Former editor of the Scottish edition Bob Bird and news editor Douglas Wight were arrested in 2012 as part of Police Scotland’s Operation Rubicon, an inquiry into allegations of phone hacking, breach of data protection and perjury in the Tommy Sheridan trial.
Mr Bird had been charged with attempting to pervert the course of justice at the time of Sheridan’s defamation action against the newspaper, while Mr Wight had been charged with committing perjury during Sheridan’s 2010 trial, and conspiracy to hack telephones.
The Crown Office said the charges have now been dropped.
A spokesman said: “The Procurator Fiscal received reports concerning Douglas Wight and Robert Bird, in connection with alleged offences between February 1995 and November 2010 and July 2006 respectively.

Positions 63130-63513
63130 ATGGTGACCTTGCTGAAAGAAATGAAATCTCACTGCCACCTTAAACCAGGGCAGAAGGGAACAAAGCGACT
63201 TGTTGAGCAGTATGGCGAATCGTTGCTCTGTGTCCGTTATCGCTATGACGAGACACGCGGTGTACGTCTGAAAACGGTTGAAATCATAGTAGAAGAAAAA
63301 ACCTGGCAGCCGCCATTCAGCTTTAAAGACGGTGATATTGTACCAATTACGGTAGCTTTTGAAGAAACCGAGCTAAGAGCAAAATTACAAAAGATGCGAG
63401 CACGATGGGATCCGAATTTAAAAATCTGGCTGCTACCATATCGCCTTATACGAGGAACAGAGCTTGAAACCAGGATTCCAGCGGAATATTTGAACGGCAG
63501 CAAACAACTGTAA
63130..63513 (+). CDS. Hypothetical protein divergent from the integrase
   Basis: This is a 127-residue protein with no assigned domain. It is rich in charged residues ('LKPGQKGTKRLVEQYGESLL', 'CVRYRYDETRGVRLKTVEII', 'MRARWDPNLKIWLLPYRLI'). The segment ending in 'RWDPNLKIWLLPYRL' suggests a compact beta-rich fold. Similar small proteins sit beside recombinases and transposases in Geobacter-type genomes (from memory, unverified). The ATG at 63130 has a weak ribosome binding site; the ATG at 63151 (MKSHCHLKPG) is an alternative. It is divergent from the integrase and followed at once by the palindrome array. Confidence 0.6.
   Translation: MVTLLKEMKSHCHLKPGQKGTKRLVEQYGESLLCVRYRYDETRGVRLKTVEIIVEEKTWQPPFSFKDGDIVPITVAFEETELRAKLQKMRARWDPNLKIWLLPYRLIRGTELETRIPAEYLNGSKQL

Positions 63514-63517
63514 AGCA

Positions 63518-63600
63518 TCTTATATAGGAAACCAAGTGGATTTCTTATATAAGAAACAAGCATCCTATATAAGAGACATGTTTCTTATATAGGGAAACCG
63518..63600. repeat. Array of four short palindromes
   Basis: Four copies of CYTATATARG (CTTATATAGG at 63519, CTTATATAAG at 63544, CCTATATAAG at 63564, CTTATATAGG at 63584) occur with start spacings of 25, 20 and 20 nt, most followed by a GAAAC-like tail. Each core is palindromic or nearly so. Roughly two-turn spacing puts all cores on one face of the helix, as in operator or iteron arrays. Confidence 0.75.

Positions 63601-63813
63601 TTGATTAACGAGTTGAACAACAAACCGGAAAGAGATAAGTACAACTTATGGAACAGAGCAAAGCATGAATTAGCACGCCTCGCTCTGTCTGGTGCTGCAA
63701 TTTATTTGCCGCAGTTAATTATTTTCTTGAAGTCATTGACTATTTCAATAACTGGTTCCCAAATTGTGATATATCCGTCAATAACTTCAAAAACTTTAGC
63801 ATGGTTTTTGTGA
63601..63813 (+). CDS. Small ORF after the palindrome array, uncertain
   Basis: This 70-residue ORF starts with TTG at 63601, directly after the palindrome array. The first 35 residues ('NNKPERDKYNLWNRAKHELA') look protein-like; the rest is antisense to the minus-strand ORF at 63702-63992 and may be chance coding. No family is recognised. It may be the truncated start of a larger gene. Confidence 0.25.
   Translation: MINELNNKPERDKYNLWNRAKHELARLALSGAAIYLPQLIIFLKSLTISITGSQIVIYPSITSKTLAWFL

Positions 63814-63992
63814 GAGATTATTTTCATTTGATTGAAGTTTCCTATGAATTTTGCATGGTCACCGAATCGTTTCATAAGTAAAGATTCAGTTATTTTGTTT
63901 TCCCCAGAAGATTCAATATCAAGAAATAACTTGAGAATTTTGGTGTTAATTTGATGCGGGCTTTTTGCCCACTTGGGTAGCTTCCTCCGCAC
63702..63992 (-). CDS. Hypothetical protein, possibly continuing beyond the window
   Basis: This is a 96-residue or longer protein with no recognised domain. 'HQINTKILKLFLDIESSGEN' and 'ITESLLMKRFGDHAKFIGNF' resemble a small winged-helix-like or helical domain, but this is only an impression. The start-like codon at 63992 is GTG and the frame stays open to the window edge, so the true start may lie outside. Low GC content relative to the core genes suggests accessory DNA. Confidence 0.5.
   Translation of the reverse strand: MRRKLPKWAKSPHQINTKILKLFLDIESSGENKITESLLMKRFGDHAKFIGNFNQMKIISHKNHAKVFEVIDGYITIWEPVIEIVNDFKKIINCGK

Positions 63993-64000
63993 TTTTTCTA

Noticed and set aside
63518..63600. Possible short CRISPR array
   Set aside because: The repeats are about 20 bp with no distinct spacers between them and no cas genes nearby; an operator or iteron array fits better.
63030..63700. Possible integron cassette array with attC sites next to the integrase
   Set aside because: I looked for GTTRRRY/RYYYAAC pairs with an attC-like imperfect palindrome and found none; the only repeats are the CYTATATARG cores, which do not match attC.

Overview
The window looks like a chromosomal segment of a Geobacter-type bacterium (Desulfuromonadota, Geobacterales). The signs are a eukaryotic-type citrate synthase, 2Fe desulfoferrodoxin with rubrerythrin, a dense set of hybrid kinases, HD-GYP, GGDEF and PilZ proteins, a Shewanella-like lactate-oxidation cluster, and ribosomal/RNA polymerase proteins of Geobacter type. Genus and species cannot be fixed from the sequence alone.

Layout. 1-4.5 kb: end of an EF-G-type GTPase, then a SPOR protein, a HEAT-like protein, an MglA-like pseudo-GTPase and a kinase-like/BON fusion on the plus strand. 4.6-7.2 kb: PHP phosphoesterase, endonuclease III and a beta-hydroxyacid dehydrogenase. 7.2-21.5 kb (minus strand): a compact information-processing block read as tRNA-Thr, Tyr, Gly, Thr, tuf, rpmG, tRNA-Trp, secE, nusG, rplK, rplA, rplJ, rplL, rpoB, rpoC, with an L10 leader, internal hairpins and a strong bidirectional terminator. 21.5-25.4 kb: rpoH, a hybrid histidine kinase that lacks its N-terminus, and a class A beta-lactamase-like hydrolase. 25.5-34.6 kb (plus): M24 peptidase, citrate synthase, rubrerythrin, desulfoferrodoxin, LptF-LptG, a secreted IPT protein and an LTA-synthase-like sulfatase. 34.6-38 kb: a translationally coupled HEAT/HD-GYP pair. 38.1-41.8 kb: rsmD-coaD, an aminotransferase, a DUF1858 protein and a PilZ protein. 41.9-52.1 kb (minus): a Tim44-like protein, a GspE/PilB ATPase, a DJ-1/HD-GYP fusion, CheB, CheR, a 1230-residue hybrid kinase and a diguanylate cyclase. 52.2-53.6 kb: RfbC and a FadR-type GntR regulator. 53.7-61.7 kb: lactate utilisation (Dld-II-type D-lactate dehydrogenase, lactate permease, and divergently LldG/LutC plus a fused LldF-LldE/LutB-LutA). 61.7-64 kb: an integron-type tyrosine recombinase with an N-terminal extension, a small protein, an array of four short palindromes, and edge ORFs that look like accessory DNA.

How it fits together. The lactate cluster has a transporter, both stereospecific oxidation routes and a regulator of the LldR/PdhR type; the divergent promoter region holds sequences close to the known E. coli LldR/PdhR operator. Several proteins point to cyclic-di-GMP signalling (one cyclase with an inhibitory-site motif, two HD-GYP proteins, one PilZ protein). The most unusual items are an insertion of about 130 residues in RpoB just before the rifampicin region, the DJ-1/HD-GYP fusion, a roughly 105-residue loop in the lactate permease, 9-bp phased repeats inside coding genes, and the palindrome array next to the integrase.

“After an extremely thorough investigation of these allegations, Crown Counsel decided that no criminal proceedings be taken.”
Last month, charges were also dropped against the Scottish Sun’s assistant editor Gill Smith.
She had been reported to prosecutors over alleged breaches of the data protection act.
A Crown Office spokesman said: “The Procurator Fiscal received a report concerning Gill Smith, in connection with alleged offences in 2000 and 2001.
“After full and careful consideration of the facts and circumstances of the case, the Procurator Fiscal decided that no criminal proceedings be taken.”
Former socialist MSP Sheridan won a civil case against the News of the World at the Court of Session in Edinburgh in 2006.
He was awarded £200,000 in damages after the paper printed claims about his private life.
But Sheridan was jailed for three years in January 2011 after being found guilty of lying about the now-defunct tabloid’s claims that he was an adulterer who visited a swingers’ club.
That perjury trial, which lasted almost 12 weeks at the High Court in Glasgow, was one of the longest of its kind in Scottish legal history.